The mass resolution of a time-of-flight (TOF) mass spectrometer is directly proportional to its total flight path length. Therefore, a long flight path is essential to achieve high mass resolution. In most TOF instruments, the length of the flight path is fixed, and the parameter is proportional to the size of the instrument whether linear or reflectron type. Thus, the maximum flight path that can be achieved in a typical laboratory instrument is of the order of a few meters. It is difficult to achieve very high resolution by simply extending the length of the flight tube. In order to circumvent this fundamental limit, it is necessary to place the ions in a closed orbit and to pass the ions around the same orbit many times.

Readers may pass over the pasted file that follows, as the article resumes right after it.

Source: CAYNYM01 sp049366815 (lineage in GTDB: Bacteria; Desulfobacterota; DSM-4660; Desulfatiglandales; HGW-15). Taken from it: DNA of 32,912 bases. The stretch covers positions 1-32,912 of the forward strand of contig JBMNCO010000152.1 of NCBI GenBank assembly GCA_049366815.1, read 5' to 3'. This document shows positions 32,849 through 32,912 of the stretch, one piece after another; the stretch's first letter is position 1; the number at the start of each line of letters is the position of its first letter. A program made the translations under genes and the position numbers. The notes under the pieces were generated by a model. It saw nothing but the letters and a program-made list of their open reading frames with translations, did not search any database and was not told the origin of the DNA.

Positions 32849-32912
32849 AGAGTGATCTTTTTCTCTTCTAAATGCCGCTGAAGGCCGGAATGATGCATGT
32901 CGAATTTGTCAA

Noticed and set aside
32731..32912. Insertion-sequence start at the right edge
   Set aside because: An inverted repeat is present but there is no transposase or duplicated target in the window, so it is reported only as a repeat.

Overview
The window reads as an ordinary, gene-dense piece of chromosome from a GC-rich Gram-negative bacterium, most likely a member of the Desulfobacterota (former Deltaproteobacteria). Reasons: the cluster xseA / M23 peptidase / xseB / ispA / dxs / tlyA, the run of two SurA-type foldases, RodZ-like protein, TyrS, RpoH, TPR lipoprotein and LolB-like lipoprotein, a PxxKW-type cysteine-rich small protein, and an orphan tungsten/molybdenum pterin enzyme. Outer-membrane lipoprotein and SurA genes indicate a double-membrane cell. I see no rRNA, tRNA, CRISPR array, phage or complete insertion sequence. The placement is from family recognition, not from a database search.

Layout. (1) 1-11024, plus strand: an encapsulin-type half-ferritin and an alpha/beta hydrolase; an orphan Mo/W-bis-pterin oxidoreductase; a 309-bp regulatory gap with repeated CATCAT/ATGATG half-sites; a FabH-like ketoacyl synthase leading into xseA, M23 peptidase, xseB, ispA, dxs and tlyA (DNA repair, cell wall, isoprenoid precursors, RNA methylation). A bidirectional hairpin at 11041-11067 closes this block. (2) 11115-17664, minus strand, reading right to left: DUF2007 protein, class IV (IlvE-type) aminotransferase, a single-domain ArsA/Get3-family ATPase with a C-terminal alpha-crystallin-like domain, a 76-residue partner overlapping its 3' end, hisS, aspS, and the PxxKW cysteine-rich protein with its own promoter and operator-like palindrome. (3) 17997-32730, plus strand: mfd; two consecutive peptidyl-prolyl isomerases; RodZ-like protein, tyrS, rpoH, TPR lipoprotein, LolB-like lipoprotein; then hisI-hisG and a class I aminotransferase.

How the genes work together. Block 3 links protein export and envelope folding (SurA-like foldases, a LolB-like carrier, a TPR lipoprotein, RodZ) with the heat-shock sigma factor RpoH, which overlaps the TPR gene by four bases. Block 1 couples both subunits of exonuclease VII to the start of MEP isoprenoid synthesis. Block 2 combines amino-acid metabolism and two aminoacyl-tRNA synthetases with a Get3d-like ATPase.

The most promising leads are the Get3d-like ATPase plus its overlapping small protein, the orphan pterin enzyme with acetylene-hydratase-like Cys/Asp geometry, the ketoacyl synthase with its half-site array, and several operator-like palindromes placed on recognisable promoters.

The first multi-turn TOF mass spectrometer, the ‘MULTUM Linear plus’, was constructed as a laboratory model for the COSAC project of the ROSETTA space mission. Mass resolution greater than 350000 was achieved after 500 cycles. After this instrument, some improved multi-turn systems were developed.

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